Trent Edwards is only part of the problem for Buffalo
I'm not here to sing Trent Edwards' praises. I'm a lousy singer anyway, unless you have a thing for Bavarian yodeling.
So go ahead, blame Edwards all you want for Buffalo's latest embarrassing failure, which on Sunday took the form of a 34-7 thumping by the Green Bay Packers at Lambeau Field. But doing so is the easy way out, piling on to a guy who's equal parts embattled and befuddled; kicking the teeth of a dead horse's corpse.
The Pack used a pair of interceptions to run away with this one in the second half, outscoring the Bills 21-0 in the final thirty minutes (it couldn't have ended soon enough). The first went directly through Steve Johnson's hands. The second was fumbled away by Roscoe Parrish. And yes, Edwards took sacks in bundles, as he did last week and will do in the weeks ahead, but I'm not sure the NFL's elite could take care of business behind such a dismal offensive line.
We knew what we were getting, or at least we ought to have known, from Edwards: a frail, confidence-stripped, medium talent who either can't see downfield or is unwilling to toss the pigskin that way. At this rate, defenses can simply stack eight defenders in the box and dare the Bills to send C. J. Spiller, Fred Jackson and Marshawn Lynch—if he doesn't soon gleefully dance off the plank of this rapidly sinking scooner—into a brick wall.
They won't have to worry about Edwards chucking it deep, or even in the seam or into the flats for that matter. Simply release the hounds and watch the siege of Fort Buffalo rapidly transpire.
So stop saying "Edwards has to go." Yeah, no duh, fella. It's like proclaiming parachute-less skydiving is hazardous. Thanks for the insight. Now shut it.
For the Edwards haters out there, relief may be in sight. What are the odds he'll make it through next week's meat-grinder in New England, with a rabid Pats defense trying to make amends for Sunday's loss to the Jets? I'm setting the line at three-to-one. Sorry to give you such grim odds, Trent, but one must judge these things using a historical perspective.
Yup, Buffalo's quarterback is bad, but we knew that. It's obviously the biggest need on the team, so I might have to actually start watching the college game again to start scouting Buffalo's future guy. (Or perhaps they'll draft another running back or cornerback—anything's possible with the jokers who run the show at One Bills Drive.)
But what these first two weeks have shown is this team's soberingly bottomless dearth of talent at so many key positions. Start with offensive tackles at both ends. Cornell Green's an absolute pylon, carrying on the tradition of free agent busts on the O-line, and for all the praise heaped on Demetrius Bell, he doesn't appear to be the answer on the left side. I've said Jason Peters is overrated and wasn't worth the scratch the Eagles gave him, and I still believe that. That being said, there's a gaping talent chasm between Peters and his dreadful successors on the left bookend.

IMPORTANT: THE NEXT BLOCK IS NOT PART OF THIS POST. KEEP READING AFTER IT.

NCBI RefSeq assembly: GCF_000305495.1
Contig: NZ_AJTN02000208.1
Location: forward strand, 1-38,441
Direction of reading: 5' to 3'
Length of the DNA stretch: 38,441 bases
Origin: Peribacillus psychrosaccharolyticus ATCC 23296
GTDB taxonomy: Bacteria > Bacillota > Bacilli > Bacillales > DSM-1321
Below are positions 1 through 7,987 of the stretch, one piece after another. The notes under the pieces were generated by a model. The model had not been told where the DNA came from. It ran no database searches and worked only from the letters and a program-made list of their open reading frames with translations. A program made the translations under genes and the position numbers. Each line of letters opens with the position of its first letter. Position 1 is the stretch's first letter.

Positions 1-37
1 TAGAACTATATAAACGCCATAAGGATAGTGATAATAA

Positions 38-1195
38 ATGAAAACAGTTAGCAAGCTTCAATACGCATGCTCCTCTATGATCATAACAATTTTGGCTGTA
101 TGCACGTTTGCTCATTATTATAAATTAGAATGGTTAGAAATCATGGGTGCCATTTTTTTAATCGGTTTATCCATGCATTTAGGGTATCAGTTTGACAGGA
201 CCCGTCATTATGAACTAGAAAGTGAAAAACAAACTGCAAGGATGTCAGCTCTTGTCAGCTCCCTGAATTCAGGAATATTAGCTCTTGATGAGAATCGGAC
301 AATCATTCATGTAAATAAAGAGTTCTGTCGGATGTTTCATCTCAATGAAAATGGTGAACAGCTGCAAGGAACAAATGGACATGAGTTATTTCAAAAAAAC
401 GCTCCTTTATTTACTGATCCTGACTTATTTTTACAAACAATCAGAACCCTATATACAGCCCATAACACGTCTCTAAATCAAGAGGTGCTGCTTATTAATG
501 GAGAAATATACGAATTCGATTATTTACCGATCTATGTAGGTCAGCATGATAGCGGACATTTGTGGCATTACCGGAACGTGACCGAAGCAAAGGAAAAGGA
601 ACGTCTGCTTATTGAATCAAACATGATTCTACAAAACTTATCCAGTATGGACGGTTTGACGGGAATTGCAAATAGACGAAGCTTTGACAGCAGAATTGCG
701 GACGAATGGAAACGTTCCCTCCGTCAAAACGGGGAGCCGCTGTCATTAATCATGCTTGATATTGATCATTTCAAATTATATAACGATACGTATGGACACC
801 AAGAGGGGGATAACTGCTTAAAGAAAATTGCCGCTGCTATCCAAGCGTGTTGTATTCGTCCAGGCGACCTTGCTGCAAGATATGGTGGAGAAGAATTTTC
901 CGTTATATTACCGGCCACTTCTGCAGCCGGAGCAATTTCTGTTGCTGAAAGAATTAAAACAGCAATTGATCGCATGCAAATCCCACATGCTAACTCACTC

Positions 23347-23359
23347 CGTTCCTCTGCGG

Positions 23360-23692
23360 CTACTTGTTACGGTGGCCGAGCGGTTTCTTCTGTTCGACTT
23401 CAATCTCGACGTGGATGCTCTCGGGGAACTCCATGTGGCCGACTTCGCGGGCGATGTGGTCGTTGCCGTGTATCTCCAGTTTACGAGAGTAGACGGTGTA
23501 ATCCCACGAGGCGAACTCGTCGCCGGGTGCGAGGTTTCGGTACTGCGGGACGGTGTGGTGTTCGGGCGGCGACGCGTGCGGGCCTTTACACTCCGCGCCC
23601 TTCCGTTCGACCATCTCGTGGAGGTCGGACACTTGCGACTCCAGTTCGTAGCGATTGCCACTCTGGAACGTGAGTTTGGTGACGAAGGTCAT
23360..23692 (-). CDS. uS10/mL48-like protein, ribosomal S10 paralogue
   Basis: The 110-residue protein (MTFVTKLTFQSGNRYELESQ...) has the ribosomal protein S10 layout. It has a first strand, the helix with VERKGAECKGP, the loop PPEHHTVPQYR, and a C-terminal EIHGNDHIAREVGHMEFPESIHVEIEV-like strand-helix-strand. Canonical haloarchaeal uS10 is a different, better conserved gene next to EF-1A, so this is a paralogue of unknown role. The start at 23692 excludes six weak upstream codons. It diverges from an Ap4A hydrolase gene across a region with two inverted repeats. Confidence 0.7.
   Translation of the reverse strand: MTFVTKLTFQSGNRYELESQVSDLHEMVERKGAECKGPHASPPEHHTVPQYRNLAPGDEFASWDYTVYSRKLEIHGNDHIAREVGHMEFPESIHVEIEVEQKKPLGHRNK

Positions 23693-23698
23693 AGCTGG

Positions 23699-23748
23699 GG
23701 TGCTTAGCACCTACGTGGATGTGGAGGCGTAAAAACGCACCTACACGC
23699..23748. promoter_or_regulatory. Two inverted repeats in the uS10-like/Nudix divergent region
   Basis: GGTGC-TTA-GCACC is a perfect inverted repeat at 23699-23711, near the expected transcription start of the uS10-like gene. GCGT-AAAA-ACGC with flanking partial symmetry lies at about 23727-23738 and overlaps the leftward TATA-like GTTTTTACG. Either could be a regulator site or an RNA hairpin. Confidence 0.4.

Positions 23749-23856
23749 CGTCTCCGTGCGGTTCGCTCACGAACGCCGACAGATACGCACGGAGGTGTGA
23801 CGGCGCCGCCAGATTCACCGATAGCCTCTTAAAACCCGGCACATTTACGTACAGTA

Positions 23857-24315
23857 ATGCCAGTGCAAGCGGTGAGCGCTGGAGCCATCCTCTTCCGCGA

It's also sparkling clear the Bills need a second wide receiver to complement Lee Evans. How long before Evans, who was thrown to exactly once on Sunday, becomes despondent and begins to resemble Marlon Brando's character from Apocalypse Now? ("The horror ... the horror..."). Johnson and David Nelson are nice stories, but it's doubtful they'll develop into the big, physical, surehanded pass-catcher the franchise has needed since Eric Moulds left town.
And the defense? The unit everyone was so stoked about after last week's valiant effort against Miami got bruised, gashed and gouged by one of football's best offenses for three quarters. It will get even worse next week, as Tom Brady peels off the scab and rubs in his own salt. I'm not sure there is one linebacker on this team (and yes, this includes Paul Poszlusny and Chris Kelsay) who is capable of flourishing within the 3-4 set. Same goes for the front three, which couldn't even come close to generating a pass rush on Aaron Rodgers. Did John McCargo, Marcus Stroud, and megabust Aaron Maybin even suit up? I know Kyle Williams did, but only because he jumped offside every other play.
It really is a horrific reality to face, that these 2010 Bills are in fact likely the NFL's worst team. One needn't look far for causality: of the 22 starters, more than half need to be replaced with NFL-level players. It's the kind of predicament that takes more than one draft and free-agent frenzy to cure.
Good thing Bills fans have always been in this thing for the long haul. Only problem is, it's now eleven years and counting, with no end in sight. Indeed, "the horror."